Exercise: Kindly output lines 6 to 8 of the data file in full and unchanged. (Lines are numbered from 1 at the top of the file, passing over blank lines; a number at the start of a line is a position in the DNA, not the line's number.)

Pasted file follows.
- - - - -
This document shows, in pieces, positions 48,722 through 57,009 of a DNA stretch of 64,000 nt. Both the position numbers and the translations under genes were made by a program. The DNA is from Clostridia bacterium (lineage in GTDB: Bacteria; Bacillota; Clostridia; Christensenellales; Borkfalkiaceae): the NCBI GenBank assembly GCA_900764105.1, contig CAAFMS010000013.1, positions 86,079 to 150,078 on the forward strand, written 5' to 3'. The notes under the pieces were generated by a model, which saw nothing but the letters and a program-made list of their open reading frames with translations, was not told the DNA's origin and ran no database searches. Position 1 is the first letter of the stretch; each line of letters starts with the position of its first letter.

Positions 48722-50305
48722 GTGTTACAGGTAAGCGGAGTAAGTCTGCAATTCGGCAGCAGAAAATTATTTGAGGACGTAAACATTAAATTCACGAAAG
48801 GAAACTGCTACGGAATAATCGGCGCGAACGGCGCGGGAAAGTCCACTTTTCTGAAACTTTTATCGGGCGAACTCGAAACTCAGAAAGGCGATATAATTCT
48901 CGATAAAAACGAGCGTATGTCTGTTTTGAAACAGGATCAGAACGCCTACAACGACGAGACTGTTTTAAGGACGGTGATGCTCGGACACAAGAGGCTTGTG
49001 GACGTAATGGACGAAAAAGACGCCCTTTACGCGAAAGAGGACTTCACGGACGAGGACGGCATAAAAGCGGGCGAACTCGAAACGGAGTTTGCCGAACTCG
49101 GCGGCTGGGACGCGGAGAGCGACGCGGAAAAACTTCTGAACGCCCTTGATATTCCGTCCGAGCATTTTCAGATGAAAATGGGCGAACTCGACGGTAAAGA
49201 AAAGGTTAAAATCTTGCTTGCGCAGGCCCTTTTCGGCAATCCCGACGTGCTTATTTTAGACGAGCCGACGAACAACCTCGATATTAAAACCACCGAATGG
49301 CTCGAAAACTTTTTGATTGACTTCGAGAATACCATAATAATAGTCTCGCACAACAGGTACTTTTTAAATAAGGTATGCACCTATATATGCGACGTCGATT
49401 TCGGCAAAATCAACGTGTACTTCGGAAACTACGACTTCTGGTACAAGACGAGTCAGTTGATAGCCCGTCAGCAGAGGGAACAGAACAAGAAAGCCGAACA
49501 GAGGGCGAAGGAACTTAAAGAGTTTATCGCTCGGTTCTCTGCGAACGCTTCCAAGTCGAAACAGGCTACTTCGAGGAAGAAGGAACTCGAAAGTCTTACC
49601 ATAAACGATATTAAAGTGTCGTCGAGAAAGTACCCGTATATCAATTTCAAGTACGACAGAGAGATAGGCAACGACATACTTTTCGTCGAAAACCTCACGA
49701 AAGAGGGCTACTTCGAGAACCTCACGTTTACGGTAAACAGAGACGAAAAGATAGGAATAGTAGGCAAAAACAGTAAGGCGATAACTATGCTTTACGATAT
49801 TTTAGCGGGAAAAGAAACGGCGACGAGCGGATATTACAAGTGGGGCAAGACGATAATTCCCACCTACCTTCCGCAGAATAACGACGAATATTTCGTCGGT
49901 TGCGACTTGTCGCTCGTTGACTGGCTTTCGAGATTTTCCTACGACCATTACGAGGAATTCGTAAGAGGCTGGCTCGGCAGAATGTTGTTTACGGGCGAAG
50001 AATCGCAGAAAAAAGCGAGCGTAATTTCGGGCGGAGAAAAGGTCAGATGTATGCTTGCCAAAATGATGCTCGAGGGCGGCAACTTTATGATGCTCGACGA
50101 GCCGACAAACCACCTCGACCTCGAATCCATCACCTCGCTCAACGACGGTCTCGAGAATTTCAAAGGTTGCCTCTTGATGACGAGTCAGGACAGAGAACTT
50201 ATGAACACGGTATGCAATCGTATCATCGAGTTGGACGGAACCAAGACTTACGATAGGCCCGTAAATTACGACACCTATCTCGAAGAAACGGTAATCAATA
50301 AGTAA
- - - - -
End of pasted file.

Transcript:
49001 GACGTAATGGACGAAAAAGACGCCCTTTACGCGAAAGAGGACTTCACGGACGAGGACGGCATAAAAGCGGGCGAACTCGAAACGGAGTTTGCCGAACTCG
49101 GCGGCTGGGACGCGGAGAGCGACGCGGAAAAACTTCTGAACGCCCTTGATATTCCGTCCGAGCATTTTCAGATGAAAATGGGCGAACTCGACGGTAAAGA
49201 AAAGGTTAAAATCTTGCTTGCGCAGGCCCTTTTCGGCAATCCCGACGTGCTTATTTTAGACGAGCCGACGAACAACCTCGATATTAAAACCACCGAATGG